Reducing Ammonia Emissions from Animal Production Systems

Animal Production

In animal production systems, ammonia emissions most often originate from urea-nitrogen in urine or feces. Most of that nitrogen enters the animal as feed protein, which producers want to convert to meat or milk. The best means of reducing ammonia emissions is to maximize the amount of protein utilized by the animal, thereby capturing the maximum value from the feed input and minimizing negative environmental consequences.

Even when rations are balanced to provide the optimal levels of crude protein in the most available forms, some portion (usually greater than 80% in cattle) of nitrogen fed will be passed through the animal. Some general management strategies for minimizing ammonia emissions from animal production systems include:

  • Feed Management
    • Manage protein intake and balance rations to maximize conversion of protein into meat or milk. This includes phase feeding by stage of growth or production and utilizing nutritionists to develop balanced rations. When possible, rations should be formulated based on “as-delivered” feed ingredient analyses and protein analyses should be based on “metabolizable protein” rather than “crude protein”.
    • Utilize technologies to improve the digestibility and/or conversion of protein to meat or milk.
    • Consult nutritionists and have feedstocks tested for protein and energy when utilizing non-traditional or alternative feedstocks in diet rations. Feeding dietary protein in excess of animal needs leads to increases in ammonia emissions.

  • Animal Housing
    • Maintain dry, well drained open lots with properly constructed mounds for animals to rest on. Dry pens produce less ammonia than wet pens. Sprinkling pens for dust control may also reduce ammonia emissions when ammonia is leached into the pen surface material.
    • Maintaining clean pen surfaces. Clean pen surfaces are characterized by lower emissions of dust, odor, and ammonia.
    • In enclosed housing, maintain good bedding conditions and minimize the floor area that is wetted or covered in manure. Separating manure and urine through use of slatted floors, drained sand bedding, or textured surfaces that channel away urine will reduce emissions.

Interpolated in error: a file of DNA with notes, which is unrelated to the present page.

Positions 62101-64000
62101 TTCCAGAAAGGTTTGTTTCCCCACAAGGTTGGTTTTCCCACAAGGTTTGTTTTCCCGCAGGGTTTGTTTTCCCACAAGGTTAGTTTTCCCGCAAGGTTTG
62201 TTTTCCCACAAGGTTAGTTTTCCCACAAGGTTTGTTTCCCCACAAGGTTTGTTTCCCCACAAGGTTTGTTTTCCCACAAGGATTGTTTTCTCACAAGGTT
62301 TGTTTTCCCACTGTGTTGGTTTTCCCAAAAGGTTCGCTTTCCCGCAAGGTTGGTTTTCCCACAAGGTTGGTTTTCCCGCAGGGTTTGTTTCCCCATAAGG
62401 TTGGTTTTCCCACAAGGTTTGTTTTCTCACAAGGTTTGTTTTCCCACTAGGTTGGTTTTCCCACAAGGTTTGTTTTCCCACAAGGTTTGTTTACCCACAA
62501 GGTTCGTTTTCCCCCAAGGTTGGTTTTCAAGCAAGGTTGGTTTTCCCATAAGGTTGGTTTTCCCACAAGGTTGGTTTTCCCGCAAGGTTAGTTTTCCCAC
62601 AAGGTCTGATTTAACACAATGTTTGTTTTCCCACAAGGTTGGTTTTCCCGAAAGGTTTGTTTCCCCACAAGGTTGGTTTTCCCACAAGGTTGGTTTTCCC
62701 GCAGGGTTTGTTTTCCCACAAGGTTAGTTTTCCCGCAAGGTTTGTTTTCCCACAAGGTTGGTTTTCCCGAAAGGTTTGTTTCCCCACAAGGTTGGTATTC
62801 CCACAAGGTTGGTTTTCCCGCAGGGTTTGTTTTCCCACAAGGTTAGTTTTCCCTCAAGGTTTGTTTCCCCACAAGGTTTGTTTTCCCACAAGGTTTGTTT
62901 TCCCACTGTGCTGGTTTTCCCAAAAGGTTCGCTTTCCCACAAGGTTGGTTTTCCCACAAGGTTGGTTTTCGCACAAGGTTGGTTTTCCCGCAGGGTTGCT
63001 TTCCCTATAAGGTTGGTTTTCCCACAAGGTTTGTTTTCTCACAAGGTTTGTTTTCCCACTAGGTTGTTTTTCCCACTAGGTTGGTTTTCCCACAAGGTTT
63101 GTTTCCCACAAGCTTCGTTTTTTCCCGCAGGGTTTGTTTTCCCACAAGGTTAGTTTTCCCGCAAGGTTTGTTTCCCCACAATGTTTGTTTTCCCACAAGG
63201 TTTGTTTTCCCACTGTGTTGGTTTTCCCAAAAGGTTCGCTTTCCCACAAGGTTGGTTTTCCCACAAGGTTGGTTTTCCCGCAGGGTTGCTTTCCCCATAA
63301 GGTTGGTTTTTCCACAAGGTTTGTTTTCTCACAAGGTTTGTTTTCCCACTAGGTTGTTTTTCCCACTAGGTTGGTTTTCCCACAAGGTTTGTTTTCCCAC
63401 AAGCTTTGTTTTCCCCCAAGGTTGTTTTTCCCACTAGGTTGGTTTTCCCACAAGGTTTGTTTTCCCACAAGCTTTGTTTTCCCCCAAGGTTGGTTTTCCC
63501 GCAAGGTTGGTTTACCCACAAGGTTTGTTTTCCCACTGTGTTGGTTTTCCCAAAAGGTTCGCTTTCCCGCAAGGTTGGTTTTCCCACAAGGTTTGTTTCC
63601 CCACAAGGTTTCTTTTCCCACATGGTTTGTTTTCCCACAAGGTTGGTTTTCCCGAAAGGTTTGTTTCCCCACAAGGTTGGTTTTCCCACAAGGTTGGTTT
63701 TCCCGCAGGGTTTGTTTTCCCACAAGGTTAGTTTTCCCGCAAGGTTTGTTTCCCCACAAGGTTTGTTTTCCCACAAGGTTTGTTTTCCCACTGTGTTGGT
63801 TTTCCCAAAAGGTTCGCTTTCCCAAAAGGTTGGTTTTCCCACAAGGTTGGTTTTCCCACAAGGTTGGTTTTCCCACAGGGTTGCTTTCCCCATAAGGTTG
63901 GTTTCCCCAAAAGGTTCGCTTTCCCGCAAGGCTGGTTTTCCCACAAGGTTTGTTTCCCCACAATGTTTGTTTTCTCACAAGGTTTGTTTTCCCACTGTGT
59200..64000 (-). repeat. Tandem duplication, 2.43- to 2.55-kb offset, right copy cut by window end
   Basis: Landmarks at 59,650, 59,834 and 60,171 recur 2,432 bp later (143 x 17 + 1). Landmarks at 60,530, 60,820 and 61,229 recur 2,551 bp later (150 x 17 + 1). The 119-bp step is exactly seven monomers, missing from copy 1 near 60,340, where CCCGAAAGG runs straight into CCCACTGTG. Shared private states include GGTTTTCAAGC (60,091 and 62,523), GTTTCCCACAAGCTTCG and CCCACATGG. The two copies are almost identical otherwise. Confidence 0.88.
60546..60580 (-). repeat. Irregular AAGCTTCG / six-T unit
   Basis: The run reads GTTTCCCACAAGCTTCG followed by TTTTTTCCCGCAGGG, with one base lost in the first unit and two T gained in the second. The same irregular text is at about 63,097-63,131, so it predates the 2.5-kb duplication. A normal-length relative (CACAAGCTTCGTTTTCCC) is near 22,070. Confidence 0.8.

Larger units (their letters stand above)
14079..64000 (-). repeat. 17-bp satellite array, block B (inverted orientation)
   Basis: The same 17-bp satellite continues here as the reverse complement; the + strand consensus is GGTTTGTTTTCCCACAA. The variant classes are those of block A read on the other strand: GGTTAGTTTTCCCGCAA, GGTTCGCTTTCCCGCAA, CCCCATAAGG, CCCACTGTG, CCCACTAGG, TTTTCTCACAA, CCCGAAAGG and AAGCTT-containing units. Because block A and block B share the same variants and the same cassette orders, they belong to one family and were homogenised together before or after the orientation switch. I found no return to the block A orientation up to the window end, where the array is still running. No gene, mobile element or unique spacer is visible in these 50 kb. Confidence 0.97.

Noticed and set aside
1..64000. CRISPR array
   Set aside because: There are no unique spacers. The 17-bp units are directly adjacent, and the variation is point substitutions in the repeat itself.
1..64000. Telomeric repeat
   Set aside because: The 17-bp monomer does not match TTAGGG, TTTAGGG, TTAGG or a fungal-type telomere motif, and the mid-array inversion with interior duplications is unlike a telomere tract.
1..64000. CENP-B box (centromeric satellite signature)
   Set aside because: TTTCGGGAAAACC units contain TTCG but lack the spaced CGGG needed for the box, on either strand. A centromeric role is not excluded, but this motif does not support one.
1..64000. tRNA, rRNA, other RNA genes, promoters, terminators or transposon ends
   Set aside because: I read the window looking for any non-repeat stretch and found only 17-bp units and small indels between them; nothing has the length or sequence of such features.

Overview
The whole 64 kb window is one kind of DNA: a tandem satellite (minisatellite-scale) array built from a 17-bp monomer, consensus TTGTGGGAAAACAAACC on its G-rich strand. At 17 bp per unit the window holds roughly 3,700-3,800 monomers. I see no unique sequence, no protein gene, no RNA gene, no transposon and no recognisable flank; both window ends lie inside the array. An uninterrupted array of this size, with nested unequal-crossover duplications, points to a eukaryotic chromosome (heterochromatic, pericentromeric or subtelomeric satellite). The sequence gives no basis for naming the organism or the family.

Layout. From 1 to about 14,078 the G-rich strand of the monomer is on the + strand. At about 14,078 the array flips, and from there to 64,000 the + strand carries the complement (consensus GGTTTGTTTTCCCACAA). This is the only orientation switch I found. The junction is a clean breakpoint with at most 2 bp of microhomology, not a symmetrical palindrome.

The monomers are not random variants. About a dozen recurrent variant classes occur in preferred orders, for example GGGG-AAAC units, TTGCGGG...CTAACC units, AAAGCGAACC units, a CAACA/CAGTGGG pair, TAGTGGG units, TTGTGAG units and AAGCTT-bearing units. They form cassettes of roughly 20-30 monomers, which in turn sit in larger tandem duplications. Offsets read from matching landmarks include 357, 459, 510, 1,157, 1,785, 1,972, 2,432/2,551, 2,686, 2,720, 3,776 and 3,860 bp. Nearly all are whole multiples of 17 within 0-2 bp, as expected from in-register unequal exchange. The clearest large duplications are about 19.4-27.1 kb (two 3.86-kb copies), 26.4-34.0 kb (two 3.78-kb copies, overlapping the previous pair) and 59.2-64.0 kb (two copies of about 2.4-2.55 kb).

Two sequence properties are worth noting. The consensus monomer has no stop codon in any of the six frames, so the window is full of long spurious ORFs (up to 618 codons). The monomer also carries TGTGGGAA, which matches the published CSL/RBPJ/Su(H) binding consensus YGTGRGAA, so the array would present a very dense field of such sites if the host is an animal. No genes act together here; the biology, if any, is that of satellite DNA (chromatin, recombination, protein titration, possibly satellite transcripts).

• Manure Management
    • For flush systems, ammonia emissions generally decrease as flush frequency increases.
    • For liquid manure management systems, ammonia emissions are generally lower when nitrogen levels in effluent and treatment structures are maintained below 5 lbs N/1,000 gallons. Separating solids from effluent streams can help reduce nitrogen loading.
    • Emissions from composting and solid manure storage are lower when carbon to nitrogen ratios are maintained above 3:1, which requires addition of carbon. Emissions from these sources can also be minimized by covering piles daily or with each manure addition and by preventing storm water and precipitation from wetting compost or solid manure piles.

  • Land Application
    • When land applying solids, stage piles as near the date of application as possible (preferably less than 3 days before spreading). Incorporate manure within 24 hours of application to reduce ammonia volatilization and capture the maximum amount of nitrogen fertilizer value.
    • When applying liquids, inject manure when possible or incorporate as soon as possible (within 24 hours). If applying via irrigation systems, drop-hose systems will reduce emissions over sprinklers. Avoid use of high-pressure sprinklers or guns.

When a warning is issued that an air mass in eastern Colorado is likely to move into RMNP and move nitrogen into the Park, some practices that may be employed to reduce emissions during a warning period include:

  • Delay disturbing manure by cleaning pens, turning compost piles, or loading out manure or compost until the warning period expires. These practices lead to large, short-term releases of ammonia.
  • Sprinkling pens with sufficient water to leach nitrogen away from the pen surface.
  • Delay aerating lagoons. Aeration leads to short-term bursts of ammonia emissions.
  • Add cover to compost, solid manure, or mortality disposal areas daily or with each addition of manure. Adding dry acids such as alum to compost and manure piles can significantly reduce emissions temporarily.
  • Increase the frequency with which alleyways are flushed to remove manure and urine.
  • Delay draining pull-plug waste systems, pumping or aerating open-air lagoon system, and applying manure to fields except by injection. If applications must be made, incorporate manure or effluent immediately.
  • Avoid land application of solid manure by spreader truck and application of lagoon effluent by sprinkler or spray truck.

For additional assistance identifying sources of air emissions at animal feeding operations and/ or means of reducing emissions, visit the National Air Quality Site Assessment Tool (NAQSAT) website and the following Extension Fact Sheets produced by Colorado State University: